Is Tampopo losing the art of noodle soup making?

Tampopo on Albert square has for around 15 years been a Manchester favourite which has now opened other branches in the Trafford centre, the Triangle and now,we read, Bristol, Leeds and Reading.

This pan-Asian noodle bar is named after a 1985 film. According to Wikipedia the fim Tampopo begins when a pair of truck drivers, an experienced one named Goro and a young sidekick named Gun (played by Tsutomu Yamazaki and Ken Watanabe respectively), happen onto a decrepit roadside fast food stop selling ramen (noodles). The business is not doing too well, and after getting involved in a fight, the heroes decide to help the widowed owner, Tampopo (“Dandelion”, played by Nobuko Miyamoto), turn her establishment into a paragon of the “art of noodle soup making”.

We had had a bit of a varied experience in Tampopo in the Trafford Centre but all seemed well previously in the original flagship location on Albert square. We ate lunch here today when there was some serious competition from the annual German market across on the square , another December institution that has, perhaps like Tampopo, allowed familiarity to begin to breed contempt. The £4 bratwurst and £5 gluhwein prices are starting to wear a bit thin, maybe the stalls will only start to make real money when the December office parties arrive from Oldham and Wigan.

Back in Tampopo, we were seated at the usual communal canteen like tables which may or may not have been refurbished. Did they have a cut-out for Chilli, Soy and Ketjap manis sauces before? The place was about half full with a fair proportion of business lunchers and shoppers taking advantage of the inexpensive Express menu which offers a choice from four main courses with a further choice of four small dishes including Tod Man Khao Pod (sweetcorn fritters), Gyoza, Miso soup and Vietnamese spring rolls.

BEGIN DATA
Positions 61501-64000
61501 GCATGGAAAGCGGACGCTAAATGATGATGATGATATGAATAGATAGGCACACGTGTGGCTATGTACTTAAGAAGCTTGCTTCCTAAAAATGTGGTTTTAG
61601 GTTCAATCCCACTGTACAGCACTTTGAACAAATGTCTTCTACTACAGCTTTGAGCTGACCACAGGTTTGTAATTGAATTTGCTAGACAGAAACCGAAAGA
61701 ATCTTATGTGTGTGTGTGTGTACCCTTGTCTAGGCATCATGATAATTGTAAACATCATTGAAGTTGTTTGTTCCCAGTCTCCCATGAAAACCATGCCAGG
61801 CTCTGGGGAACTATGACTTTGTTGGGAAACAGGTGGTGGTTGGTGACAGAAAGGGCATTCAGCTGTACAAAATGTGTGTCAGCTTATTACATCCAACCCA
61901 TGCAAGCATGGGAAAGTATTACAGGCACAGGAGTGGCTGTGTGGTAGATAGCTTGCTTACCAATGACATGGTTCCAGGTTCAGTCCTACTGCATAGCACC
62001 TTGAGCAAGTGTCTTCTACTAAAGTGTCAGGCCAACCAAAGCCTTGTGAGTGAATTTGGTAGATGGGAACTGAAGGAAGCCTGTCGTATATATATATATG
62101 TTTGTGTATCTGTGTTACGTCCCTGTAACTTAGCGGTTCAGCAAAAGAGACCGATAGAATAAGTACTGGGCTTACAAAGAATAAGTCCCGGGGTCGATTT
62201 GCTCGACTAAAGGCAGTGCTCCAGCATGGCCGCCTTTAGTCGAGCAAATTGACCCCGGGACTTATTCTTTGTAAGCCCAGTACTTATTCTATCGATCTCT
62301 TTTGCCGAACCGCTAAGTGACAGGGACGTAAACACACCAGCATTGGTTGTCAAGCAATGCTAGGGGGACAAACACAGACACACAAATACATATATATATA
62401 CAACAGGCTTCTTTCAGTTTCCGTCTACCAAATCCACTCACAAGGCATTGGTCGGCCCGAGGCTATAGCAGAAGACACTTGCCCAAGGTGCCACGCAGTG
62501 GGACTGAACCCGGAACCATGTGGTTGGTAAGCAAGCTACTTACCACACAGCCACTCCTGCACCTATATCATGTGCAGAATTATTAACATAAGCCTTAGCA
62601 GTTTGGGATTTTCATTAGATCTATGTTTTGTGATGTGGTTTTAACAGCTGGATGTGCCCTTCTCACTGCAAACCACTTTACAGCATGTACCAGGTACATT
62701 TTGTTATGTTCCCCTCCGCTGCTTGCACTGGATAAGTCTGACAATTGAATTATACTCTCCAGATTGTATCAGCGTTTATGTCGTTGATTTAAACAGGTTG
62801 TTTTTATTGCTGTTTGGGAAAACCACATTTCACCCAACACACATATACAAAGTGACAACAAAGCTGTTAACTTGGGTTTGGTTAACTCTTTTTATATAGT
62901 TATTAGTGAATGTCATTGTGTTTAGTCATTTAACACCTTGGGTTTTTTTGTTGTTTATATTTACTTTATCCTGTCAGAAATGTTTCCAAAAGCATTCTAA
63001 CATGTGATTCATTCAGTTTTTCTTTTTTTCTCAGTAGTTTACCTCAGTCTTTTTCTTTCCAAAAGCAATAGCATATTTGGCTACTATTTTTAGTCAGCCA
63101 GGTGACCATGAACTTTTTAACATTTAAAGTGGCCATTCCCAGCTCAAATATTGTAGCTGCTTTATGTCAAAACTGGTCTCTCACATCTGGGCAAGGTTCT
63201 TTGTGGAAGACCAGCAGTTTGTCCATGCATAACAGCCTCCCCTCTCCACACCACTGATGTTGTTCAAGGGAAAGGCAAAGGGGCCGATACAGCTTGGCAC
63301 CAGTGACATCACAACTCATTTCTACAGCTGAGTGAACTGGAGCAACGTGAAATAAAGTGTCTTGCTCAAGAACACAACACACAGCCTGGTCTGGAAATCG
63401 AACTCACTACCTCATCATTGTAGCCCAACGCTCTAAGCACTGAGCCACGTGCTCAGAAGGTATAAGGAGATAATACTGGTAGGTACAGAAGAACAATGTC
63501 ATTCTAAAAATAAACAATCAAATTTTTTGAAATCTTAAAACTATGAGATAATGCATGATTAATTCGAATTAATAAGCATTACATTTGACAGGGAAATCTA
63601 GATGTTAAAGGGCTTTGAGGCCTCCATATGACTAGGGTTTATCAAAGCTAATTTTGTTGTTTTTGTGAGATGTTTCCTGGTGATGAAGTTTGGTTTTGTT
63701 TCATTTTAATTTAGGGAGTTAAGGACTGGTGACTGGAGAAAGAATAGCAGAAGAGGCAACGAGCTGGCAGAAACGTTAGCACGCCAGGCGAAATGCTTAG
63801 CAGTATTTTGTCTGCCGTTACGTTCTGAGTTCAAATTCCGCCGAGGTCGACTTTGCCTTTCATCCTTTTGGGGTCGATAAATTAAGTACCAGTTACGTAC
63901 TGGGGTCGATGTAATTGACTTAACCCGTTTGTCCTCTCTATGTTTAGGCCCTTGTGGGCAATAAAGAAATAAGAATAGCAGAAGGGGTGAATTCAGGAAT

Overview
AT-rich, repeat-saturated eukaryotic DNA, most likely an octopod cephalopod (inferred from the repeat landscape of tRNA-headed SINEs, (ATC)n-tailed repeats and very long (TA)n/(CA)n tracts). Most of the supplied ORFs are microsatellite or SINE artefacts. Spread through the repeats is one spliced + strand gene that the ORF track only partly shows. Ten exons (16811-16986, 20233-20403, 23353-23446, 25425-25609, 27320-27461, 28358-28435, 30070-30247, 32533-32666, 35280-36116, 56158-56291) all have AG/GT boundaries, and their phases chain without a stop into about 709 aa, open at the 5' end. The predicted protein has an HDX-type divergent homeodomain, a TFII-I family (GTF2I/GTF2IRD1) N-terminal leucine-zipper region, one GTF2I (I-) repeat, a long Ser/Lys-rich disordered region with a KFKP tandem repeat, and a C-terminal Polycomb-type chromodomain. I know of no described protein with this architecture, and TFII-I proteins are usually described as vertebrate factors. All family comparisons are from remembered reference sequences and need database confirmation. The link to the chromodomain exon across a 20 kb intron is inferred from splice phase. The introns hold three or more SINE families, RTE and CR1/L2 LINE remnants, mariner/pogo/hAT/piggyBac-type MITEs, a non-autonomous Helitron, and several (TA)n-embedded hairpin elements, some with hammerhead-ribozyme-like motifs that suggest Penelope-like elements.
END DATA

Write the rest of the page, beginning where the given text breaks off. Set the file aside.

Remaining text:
I decided to eat the Tod Man Khao Pod fritters and a Nasi Goreng from the express menu and the OH , after much deliberation diverted from her staple of Pad Thai to the Singapore noodles. A decision she later regretted . We supplemented our meal with two further side plates of 5 Gyoza , the Japanese minced pork dumplings with soy dipping sauce and the Tempura prawns. A beer Lao and a fresh lime soda completed the order. The waiter was efficient and friendly asking if we wanted the starters first or take the dishes as they came.

The small plates all arrived very much at the same time, the Tod Man Khao Pod sweetcorn fritters were pleasant but the dipping sauce had too much peanut and not enough liquid. The Gyoza, as ever, were excellent but the prawns were mediocre , the batter was not a great tempura and may even have had some coconut in it. ( there is a separate coconut prawn small plate)

My Nasi Goreng was a pleasant enough dish , especially at the price, but the Singapore Noodles had too much liquid , not enough colour, lacked both freshness and zest and at £8.95 was a relatively miserly portion. The Lao beer was pleasant and the OH’s Fresh Lime Soda was very refreshing ( as it should have been at £1.95 a glass)

Perhaps a more interesting experience would have been to watch this clip from the eponymous film:

Everything went as it should but there is now something lacking in Tampopo which may need more than the odd change of dish to bring back it’s appeal. That said, I would go back but perhaps not in a hurry as there are too many other Asian restaurants in Manchester competing for your attention. I wonder if the owners have taken their eyes off the ball as a deal that would have seen their restaurants bought out by brewing giant M&B fell through this summer.

Tampopo on Urbanspoon

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